Ransomware is a type of malicious software, or malware, that prevents you from accessing files, systems, or networks on your computer and demands a ransom to unlock them.
Where does it come from?
Perpetrators of ransomware attacks often use hacking methods we've covered in other security articles. The hacker tricks you into downloading ransomware onto your computer by opening an email attachment, clicking an ad, following a link, or even simply by visiting a website where the malware has been embedded into the website's code.
Once this code gets into your system, it will lock certain data and files stored on your computer, or sometimes it will even lock access to the computer itself. Some ransomware is even advanced enough to jump from your computer to others on the same network and encrypt files and folders on local drives, attached drives, and other drives on the network. Ransomware attacks can lead to the loss of critical information and data and cause costly disruptions to businesses and consumers' personal lives.
Often, you won't discover your computer has been infected until it's too late. When you try to access encrypted data or locked off parts of the system, the ransomware will prompt you to send ransom payments in order to unlock access to your computer.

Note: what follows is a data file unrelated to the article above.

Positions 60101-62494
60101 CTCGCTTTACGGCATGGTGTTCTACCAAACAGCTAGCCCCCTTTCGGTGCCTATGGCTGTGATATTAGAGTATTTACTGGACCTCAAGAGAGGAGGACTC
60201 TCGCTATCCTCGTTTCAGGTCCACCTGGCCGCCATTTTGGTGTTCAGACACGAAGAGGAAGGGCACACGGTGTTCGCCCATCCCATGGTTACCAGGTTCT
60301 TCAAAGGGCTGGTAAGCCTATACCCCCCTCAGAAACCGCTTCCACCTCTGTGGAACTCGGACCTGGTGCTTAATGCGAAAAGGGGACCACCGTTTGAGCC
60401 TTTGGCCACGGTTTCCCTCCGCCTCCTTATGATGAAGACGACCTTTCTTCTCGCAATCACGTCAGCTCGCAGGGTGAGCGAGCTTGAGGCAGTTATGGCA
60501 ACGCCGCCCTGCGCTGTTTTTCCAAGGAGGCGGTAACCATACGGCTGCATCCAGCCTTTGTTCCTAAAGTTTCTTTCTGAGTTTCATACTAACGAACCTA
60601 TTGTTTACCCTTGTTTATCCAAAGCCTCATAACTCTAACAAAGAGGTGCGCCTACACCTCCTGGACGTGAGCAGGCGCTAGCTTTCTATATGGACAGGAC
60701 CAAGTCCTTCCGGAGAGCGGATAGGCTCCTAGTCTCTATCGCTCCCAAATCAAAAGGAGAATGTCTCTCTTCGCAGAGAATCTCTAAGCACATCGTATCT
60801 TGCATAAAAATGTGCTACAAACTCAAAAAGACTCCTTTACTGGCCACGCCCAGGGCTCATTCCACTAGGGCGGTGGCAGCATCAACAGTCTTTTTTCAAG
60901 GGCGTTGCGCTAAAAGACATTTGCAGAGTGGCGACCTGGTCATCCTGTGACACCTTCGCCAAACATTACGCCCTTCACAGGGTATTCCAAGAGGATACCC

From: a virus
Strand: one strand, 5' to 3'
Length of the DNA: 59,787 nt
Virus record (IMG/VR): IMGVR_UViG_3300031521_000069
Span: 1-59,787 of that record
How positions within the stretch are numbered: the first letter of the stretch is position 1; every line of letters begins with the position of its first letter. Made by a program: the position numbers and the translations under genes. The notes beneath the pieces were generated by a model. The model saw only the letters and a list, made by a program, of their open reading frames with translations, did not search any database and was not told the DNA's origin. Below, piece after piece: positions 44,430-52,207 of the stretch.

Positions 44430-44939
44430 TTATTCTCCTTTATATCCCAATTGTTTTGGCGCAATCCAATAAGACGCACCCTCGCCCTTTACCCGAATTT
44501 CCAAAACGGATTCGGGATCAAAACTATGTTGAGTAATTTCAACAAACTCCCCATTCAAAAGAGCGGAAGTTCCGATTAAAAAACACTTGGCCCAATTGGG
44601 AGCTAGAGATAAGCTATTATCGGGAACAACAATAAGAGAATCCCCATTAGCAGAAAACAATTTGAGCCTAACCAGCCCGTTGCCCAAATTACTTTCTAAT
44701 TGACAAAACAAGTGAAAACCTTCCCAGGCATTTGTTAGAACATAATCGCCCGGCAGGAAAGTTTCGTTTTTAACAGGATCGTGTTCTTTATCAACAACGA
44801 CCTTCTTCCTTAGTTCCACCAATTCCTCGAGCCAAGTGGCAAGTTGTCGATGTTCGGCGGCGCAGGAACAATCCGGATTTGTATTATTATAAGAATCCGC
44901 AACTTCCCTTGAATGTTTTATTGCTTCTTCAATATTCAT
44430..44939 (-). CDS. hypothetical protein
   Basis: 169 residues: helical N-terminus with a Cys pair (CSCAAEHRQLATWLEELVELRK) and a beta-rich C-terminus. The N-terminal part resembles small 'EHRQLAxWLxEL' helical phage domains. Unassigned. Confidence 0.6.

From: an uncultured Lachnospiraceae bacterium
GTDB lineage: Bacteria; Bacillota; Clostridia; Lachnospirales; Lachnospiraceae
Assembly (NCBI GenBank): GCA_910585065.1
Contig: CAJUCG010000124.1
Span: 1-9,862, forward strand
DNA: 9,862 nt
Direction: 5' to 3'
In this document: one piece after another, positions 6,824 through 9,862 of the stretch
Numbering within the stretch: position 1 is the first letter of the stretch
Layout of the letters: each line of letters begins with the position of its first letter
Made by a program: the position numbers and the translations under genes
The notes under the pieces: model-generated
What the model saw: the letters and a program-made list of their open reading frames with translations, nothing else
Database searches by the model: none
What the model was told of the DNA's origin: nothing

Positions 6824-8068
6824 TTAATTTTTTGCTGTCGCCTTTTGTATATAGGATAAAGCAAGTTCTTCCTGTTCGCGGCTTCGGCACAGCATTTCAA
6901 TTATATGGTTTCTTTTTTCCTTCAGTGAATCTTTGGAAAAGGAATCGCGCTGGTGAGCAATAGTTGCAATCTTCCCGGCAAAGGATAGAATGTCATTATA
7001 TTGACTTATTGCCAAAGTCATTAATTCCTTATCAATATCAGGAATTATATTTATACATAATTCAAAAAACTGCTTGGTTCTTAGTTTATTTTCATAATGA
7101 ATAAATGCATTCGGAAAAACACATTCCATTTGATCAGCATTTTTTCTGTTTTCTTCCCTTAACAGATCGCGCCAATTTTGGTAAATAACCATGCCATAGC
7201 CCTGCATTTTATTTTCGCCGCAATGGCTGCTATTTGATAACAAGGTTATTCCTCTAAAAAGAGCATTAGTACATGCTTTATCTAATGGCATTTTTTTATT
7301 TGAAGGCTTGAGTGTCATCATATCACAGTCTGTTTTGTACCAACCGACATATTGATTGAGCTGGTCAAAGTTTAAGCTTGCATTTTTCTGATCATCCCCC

Avoid Becoming a Victim
Of course, it's best to avoid letting your computer become exposed to malicious software in the first place. You can do this by being mindful of your computer usage so you can spot potentially harmful emails and websites. Stop before you click on any links in unexpected emails and never download files from websites you don't trust and that don't have proper security in place.
Some tips from the Cybersecurity & Infrastructure Security Agency (CISA):
- Update software and operating systems with the latest patches. Outdated applications and operating systems are the target of most attacks.
- Never click on links or open attachments in unsolicited emails.
- Back up data on a regular basis. Keep it on a separate device and store it offline.
- Follow safe practices when using devices that connect to the Internet.
- Make sure anti-virus and anti-malware solutions are set to automatically update and run regular scans.
- For businesses, create a continuity plan in case your business or organization is the victim of a ransomware attack.
New Tripoli Bank wants to provide our community with as much information as possible to protect your personal and financial information from hackers. Here are links to several reputable organizations with resources on cybersecurity and up-to-date information on the latest ransomware attacks.
Federal Bureau of Investigation: https://www.fbi.gov/scams-and-safety/common-scams-and-crimes/ransomware
United States Secret Service: https://www.secretservice.gov/investigation/Preparing-for-a-Cyber-Incident
Cybersecurity & Infrastructure Security Agency: https://www.cisa.gov/ransomware